important 2005/12/04: this is an old pet project of mine (Marco) which I had to leave behind a couple of years ago (the first posting to the RULE website was on 2003/02/10, and a DAn was discussed on the RULE mailing list in the summer of 2002), but I am sure it could still be useful to any Linux distribution. Please let me know if you are interested to work on it, if you have find bugs or know similar projects. Thanks.
There is always a lot of talk among users of RPM based distros about RPM dependency conflicts, packages forcing the installation of too many other packages, bloated “default” installs, and similar issues. Lately, apt has been ported to rpm in order to help in this area, and several tools (up2date, urpmi, you name it…) were already available.
What is still missing?
Personally, I am interested in these problems, but from two others point of view. First of all, I want something which helps BEFORE the installation, to create the best possible comps files and such. I don’t even want something that only knows about what is on two or three CDROMS: I want to put together my own mix of RPMs from stock RH CDs, findrpm.net, freshrpms, the self-made ones in my hard drive, etc.. and look at that.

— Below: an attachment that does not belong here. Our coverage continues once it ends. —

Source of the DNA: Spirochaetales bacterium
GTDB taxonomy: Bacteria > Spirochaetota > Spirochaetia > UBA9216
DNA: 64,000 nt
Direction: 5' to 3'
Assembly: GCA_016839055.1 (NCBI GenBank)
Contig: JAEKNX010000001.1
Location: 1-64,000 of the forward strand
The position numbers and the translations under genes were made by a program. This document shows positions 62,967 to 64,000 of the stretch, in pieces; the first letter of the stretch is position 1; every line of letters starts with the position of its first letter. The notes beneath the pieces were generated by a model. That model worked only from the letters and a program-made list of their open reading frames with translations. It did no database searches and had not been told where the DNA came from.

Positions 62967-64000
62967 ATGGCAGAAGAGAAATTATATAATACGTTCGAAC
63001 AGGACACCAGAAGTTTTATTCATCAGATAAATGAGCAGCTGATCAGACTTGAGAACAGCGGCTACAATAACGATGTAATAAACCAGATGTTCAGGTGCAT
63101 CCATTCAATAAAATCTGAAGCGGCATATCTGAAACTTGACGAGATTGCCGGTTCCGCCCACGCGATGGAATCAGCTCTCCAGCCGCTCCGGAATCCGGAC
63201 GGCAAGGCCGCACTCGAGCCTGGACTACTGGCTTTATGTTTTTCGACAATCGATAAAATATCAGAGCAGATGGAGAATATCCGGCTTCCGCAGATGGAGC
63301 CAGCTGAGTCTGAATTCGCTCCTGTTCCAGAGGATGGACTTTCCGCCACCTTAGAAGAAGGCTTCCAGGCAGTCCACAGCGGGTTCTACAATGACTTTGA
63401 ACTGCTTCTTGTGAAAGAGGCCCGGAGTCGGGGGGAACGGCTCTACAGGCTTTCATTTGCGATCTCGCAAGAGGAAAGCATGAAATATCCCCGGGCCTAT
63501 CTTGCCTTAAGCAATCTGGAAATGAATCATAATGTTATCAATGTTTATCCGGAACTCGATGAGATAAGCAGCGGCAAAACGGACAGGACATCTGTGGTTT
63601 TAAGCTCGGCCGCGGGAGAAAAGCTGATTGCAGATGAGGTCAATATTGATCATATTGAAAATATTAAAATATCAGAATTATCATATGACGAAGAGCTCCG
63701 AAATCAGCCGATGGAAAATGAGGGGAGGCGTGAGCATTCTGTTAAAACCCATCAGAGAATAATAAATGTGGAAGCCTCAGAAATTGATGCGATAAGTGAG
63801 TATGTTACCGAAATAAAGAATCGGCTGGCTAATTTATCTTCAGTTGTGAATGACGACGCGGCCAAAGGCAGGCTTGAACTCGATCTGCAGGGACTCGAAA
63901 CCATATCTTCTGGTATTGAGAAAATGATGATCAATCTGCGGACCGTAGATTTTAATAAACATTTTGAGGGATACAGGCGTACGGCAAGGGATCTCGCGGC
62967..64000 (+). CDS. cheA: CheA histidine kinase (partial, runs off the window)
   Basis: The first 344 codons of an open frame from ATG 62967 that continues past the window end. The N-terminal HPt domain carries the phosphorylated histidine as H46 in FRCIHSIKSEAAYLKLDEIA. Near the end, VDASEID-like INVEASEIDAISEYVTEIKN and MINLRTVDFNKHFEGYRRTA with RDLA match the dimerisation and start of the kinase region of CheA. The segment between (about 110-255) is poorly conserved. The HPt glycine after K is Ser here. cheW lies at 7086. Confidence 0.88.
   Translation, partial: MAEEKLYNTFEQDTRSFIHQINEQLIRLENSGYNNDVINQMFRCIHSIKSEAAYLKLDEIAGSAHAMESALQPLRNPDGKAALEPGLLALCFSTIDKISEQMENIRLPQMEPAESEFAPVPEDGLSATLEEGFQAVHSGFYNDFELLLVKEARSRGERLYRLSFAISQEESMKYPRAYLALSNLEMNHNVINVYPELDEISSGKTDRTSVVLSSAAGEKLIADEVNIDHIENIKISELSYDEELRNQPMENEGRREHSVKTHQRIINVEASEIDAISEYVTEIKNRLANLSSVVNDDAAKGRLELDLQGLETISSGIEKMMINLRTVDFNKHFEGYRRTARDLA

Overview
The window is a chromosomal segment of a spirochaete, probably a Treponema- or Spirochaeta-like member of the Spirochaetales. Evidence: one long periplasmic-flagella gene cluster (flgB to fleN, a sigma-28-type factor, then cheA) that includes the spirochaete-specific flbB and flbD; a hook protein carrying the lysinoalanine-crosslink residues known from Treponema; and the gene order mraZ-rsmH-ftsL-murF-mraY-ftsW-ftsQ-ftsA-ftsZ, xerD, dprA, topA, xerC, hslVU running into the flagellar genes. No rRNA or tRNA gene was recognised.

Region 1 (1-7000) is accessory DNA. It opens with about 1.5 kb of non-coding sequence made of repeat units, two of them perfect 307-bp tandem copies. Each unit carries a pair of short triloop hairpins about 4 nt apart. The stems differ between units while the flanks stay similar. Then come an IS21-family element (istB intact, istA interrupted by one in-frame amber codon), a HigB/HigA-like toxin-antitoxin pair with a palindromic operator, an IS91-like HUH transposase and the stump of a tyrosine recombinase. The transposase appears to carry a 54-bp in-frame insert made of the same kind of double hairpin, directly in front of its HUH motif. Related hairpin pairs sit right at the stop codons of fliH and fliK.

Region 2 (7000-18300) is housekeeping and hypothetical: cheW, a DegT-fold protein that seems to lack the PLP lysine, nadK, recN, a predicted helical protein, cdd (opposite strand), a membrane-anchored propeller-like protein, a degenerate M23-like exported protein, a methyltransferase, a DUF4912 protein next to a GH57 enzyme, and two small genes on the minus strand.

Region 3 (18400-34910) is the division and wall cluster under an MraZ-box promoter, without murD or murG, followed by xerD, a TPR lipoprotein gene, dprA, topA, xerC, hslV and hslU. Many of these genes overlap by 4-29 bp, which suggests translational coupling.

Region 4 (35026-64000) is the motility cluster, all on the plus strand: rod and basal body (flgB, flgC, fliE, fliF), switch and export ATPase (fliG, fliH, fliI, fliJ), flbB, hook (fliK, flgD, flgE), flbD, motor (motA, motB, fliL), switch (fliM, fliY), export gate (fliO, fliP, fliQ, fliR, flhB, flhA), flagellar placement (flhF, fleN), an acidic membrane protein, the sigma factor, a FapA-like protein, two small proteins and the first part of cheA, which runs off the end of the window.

I want to feed that mix of packages to a program and then ask to it questions like: Find among these 20 email clients, 15 browser, 12 text editors, 20 news clients….. (all end user applications) the combination requiring the smallest number of RPMs and HD megabytes. Another output I’d like from it is to say: you need to install this RPM, but only 50% of its files are actually needed by other packages, you can safely remove the rest.
The second use, (the first I am interested in) is as a packaging analysis tool. I want this thing to discover that installing X.rpm carries on after itself 30 more megs of disk because (is the only package wich) requires Y.rpm, Z.rpm and W.rpm while actually needing only one file from each of them. At that point, I can theoretically contact the maintainer and ask him to patch the spec file of X.rpm.
Similarly, if someBIGlib.rpm contains 100 files, but the first 50 are only needed by gcc and the others only by Xfree, or only for Japanese support, I could contact the maintainer and suggest splitting someBIGlib.rpm in two small pieces. If all users started to pester the developers for THESE reasons, the quality of any distribution may improve considerably. I have the feeling that the examples above are quite frequent today. I can personally report that the Xemacs rpm for RH 7.2 on www.rpmfind.net gives a binary that will crash on an english system if the canna lib for Japanese fonts are not installed.
Last but not least, I want the thing to be easily portable to non rpm systems, and to work even if the actual RPM files are not available (maybe from a CGI interface…).
Enough of this rambling, show me the code!